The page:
The foods, under development at the Clore Laboratory at the University of Buckingham, will be supplemented with leptin, the hunger hormone. Those who take the foods early in life should remain permanently slim. ‘Like those people who are lean by nature even though they overeat ? like we all do – they will tend to be inefficient in terms of using energy,’ says Mike Cawthorne, who heads the Metabolic Research group at Clore.
Cawthorne’s group has already demonstrated that supplementing infant rats’ diets with leptin means that they never get fat or develop diabetes (AM J Physiol Regul Integr Comp Physiol, doi: 10.1152/ajpregu.00676.2006). Even animals fed a high-fat diet remained slim.
Leptin, the fat hormone that turns off hunger in the brain, is produced in the body throughout life. Its discovery was heralded as a major breakthrough, but research in adults proved disappointing because individuals soon seemed to resist its hunger-quenching effect.
But Cawthorne says this time things are different. Providing leptin earlier enough effectively hard-wires the body’s energy balance. In fact, whether one is fat or thin may be determined before birth. Feeding the hormone to pregnant rats has been found to have a lifelong impact on their offspring’s predisposition to obesity. Animals born of leptin-treated mothers remain lean even when fed a fat-laden diet, while those from untreated dams gained weight and developed diabetes.
The difference boils down to energy expenditure. The offspring of leptin-treated mothers burn up more energy. ‘The infants are permanently inefficient in terms of using energy,’ says Cawthorne.
Leptin-based products may also find their way into the pet obesity market.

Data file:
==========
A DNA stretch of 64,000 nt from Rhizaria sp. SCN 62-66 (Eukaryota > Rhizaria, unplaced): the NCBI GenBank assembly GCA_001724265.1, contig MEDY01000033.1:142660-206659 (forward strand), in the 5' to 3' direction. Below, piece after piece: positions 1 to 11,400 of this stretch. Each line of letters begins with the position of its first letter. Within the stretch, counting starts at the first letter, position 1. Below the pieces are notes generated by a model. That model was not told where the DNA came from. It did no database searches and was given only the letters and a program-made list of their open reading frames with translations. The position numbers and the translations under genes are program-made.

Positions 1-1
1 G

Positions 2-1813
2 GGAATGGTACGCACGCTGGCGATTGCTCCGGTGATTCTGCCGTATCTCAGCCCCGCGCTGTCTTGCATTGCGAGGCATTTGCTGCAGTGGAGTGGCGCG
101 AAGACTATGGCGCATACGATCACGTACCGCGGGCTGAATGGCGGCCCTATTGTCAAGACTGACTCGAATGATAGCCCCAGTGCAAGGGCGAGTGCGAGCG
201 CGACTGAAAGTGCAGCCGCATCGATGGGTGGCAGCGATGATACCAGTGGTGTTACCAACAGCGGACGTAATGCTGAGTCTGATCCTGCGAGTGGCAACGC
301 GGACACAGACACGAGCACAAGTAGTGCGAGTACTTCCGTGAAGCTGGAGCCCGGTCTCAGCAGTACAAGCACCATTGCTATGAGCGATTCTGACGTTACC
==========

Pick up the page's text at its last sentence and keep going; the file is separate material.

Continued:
Edinburgh researcher Jonathan Seckl says. ‘We need to know whether leptin is acting pre- and post-natally, figure out how it works, and dissect the possible side-effects before this becomes a potential approach for humans. Nonetheless, this is good science,’ he says.
Collagen nanofibrils in mammalian tissues get stronger with exercise
14.12.2018 | University of Illinois College of Engineering
New discoveries predict ability to forecast dementia from single molecule
12.12.2018 | UT Southwestern Medical Center
The more objects we make "smart," from watches to entire buildings, the greater the need for these devices to store and retrieve massive amounts of data quickly without consuming too much power.
Millions of new memory cells could be part of a computer chip and provide that speed and energy savings, thanks to the discovery of a previously unobserved...
What if, instead of turning up the thermostat, you could warm up with high-tech, flexible patches sewn into your clothes - while significantly reducing your...
A widely used diabetes medication combined with an antihypertensive drug specifically inhibits tumor growth – this was discovered by researchers from the University of Basel’s Biozentrum two years ago. In a follow-up study, recently published in “Cell Reports”, the scientists report that this drug cocktail induces cancer cell death by switching off their energy supply.
The widely used anti-diabetes drug metformin not only reduces blood sugar but also has an anti-cancer effect. However, the metformin dose commonly used in the...
A research team from the University of Zurich has developed a new drone that can retract its propeller arms in flight and make itself small to fit through narrow gaps and holes. This is particularly useful when searching for victims of natural disasters.
Inspecting a damaged building after an earthquake or during a fire is exactly the kind of job that human rescuers would like drones to do for them. A flying...
Over the last decade, there has been much excitement about the discovery, recognised by the Nobel Prize in Physics only two years ago, that there are two types...
12.12.2018 | Event News
10.12.2018 | Event News
06.12.2018 | Event News
14.12.2018 | Power and Electrical Engineering
14.12.2018 | Physics and Astronomy
14.12.2018 | Physics and Astronomy